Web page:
The 2010 BarCamp Phnom Penh, which will take place on September 25 and 26, is expected to gather around 1,000 IT enthusiasts. In its official press release, one of the organizers of the “unconference meeting” identified the objectives of the event:
“The idea is to bring the like-minded people together to witness the greatness of the BarCamp. It is the time when people are free to share and at the same time, being shared. You cannot tell how much you improve after participating in such event but I can tell that if you truly follow its rules, you will find the excitement of the event. And the rule is simple: participate.”
Samsokrith continues by explaining how the BarCamp is structured:
How the BarCamp works is relatively easy. If you have a topic, and you want to present or discuss about it, post that topic on the presentation slot on the board and then you’ll be given a room and time to do your presentation or discussion with the participants.”
This 2010 BarCamp Phnom Penh is the third BarCamp event in Cambodia since 2008. In the past years, bloggers, non profit groups and the business community provided enormous support and dynamic participation which made the previous BarCamps successful. Vutha Morn, one of the IT-related meetup fans, appeals to his blog readers not to miss such an exciting gathering:
“I never missed the two previous BarCamp Phnom Penh held in 2008 and 2009. I really earned more knowledge about IT. This third event, I will join it too. How about you? Do not miss this special event.”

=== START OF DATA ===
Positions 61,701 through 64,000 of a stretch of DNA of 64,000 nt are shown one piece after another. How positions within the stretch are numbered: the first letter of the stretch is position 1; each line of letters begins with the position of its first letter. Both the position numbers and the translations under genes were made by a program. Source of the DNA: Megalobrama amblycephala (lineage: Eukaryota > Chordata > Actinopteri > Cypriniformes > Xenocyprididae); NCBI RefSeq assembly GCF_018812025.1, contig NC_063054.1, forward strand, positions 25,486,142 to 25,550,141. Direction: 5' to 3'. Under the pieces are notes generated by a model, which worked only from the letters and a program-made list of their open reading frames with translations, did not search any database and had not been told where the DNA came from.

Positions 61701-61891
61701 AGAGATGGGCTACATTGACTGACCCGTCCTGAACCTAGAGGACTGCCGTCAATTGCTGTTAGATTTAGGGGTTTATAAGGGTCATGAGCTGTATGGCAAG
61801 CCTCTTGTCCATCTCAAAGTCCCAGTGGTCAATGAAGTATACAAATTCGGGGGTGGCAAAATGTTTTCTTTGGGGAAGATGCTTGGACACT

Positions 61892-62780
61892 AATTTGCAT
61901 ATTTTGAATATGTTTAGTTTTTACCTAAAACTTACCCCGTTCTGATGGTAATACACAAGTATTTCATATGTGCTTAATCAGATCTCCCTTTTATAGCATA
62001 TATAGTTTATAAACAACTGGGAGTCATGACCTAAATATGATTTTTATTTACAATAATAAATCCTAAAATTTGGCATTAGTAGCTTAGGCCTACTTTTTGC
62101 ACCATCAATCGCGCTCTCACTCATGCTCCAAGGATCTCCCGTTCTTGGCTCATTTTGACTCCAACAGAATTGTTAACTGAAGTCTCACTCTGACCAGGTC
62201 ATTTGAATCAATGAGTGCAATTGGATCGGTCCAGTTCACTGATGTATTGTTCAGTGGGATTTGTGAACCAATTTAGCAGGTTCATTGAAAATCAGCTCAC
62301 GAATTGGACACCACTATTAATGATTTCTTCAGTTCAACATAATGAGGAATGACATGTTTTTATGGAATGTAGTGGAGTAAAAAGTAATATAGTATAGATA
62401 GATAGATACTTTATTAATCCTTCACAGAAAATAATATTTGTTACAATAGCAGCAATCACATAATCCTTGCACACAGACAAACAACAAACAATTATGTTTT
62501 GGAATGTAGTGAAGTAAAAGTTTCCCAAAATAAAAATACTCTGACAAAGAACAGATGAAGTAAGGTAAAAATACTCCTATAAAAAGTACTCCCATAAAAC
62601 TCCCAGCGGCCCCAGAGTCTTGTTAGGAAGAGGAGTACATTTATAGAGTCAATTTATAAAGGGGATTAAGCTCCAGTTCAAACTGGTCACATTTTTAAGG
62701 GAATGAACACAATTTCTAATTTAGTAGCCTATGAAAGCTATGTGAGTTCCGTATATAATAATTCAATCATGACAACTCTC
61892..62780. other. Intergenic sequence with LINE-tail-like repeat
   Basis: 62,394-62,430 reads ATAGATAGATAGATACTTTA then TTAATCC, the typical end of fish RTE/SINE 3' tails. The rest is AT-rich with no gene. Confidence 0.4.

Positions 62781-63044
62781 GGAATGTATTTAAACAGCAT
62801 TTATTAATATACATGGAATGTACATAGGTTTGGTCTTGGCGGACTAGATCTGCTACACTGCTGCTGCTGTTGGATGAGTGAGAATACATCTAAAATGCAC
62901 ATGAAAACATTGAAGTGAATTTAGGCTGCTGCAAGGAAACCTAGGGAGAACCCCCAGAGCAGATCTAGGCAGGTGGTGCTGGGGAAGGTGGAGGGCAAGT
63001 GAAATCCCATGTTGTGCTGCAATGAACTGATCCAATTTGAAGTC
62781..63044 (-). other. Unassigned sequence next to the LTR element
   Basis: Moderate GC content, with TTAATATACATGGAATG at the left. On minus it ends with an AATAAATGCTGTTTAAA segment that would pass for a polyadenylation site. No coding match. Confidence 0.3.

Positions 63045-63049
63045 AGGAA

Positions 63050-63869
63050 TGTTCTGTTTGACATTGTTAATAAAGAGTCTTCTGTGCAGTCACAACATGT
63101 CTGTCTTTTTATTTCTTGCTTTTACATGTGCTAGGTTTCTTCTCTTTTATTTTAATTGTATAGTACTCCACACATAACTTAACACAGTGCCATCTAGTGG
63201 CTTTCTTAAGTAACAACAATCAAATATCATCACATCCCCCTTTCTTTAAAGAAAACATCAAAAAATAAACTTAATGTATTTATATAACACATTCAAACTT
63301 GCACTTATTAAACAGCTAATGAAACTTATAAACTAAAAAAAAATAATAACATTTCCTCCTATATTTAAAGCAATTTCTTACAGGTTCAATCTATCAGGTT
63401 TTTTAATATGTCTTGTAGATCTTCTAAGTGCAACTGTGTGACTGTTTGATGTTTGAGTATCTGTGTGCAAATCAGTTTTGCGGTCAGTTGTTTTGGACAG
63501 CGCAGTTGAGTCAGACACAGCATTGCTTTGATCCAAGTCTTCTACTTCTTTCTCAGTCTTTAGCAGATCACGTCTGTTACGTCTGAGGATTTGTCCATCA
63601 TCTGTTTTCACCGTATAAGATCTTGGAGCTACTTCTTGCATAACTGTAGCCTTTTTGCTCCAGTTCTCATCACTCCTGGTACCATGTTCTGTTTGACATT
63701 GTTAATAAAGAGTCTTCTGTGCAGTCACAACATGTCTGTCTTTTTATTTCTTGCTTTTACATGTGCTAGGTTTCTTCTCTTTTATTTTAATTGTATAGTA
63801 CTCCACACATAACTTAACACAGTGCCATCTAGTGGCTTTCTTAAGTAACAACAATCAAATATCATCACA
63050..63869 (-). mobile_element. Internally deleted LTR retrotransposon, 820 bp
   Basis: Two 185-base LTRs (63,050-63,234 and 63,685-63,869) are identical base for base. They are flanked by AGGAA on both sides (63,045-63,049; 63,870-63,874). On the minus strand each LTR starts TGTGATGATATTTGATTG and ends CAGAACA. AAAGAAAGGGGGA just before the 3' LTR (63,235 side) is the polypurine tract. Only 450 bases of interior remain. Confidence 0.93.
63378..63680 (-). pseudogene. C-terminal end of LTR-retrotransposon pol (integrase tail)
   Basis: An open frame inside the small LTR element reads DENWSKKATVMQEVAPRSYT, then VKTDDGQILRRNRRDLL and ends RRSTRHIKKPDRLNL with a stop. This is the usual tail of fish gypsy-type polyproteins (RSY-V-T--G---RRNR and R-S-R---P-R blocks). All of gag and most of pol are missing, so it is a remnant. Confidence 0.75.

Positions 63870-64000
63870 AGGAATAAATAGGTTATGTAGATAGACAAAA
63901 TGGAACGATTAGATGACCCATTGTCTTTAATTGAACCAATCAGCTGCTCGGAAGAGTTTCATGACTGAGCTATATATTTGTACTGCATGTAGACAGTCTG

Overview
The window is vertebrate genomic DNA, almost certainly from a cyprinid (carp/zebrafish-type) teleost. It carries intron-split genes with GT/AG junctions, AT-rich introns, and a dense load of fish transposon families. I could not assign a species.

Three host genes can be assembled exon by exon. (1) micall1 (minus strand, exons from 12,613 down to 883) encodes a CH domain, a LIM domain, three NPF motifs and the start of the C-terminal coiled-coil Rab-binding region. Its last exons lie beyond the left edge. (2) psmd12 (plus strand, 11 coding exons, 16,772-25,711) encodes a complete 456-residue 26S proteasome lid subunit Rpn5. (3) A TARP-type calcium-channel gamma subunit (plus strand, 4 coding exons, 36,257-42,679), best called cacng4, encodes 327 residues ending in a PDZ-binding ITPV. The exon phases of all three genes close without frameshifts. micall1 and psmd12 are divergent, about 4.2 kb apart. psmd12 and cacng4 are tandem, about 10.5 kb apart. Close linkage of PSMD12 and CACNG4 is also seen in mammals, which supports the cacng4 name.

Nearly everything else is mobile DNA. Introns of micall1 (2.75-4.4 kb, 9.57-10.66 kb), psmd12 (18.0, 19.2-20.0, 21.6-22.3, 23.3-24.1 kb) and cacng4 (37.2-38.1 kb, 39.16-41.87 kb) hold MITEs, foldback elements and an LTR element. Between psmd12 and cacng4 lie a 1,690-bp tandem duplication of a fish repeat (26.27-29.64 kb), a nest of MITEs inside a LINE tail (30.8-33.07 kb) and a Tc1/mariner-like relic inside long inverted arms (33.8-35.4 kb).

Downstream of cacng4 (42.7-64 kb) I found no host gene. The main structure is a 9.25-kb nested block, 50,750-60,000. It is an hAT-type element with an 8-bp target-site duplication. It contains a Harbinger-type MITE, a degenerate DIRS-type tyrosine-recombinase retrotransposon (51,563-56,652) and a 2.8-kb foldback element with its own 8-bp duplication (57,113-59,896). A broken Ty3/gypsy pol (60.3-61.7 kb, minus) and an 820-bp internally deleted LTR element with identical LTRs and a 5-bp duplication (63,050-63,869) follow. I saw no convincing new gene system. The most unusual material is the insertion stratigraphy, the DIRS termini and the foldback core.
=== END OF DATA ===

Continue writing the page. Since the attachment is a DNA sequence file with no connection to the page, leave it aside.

In the same BarCamp's press release, Samrith continues to highlight the high expectations for this year's event with the hope of attracting a “bigger number of participants and to help them to see more of the beauty of BarCamp concept, and altogether, participate in a dynamic discussion of the national and regional technological evolution we are undergoing, where technology is a fast growing part of our daily life.”
Such statement reflects the current state of internet accessibility in Cambodia. Though the internet penetration rate in Cambodia is still limited with 9.8% in 2009, this figure is expected to improve with the projected expansion of more internet service providers. New tools are also available such as the use of mobile phones or mobile internet modems which allow netizens to easily access the internet anywhere with prepaid cards.
Moreover, the BarCamp is a good example of an event where regular people share their expertise about fascinating subjects in a laid back environment. This is the observation of Preetam Rai, the former South East Asian editor for Global Voices Online and one of the prominent bloggers in Asia. Here is Preetam's views on the impact of the BarCamp model:
“Slowly and subtly, a learning revolution is taking place across Asia. One force behind this revolution is the event known as BarCamp. A BarCamp is open, free and has no ﬁxed schedule or speakers. Barcamps borrow or steal venues, use social networks for publicity, and depend on participants to make the event successful.”
He also applauded the big number of participants in the First BarCamp in Myanmar which was attended by more than 2,000 people from all over the country. The BarCamp also promotes cross-culture tolerance and Preetam cites the Cambodian BarCamp experience:
“In the most recent Cambodian BarCamp, Khmer and Thai attendees ignored a then-simmering border temple dispute in order to focus on developing tech ideas for non-proﬁts.
Whether or not this year's BarCamp event in Cambodia will meet its goals of promoting learning and cultural tolerance through the information revolution, please join the countdown today and participate in the event.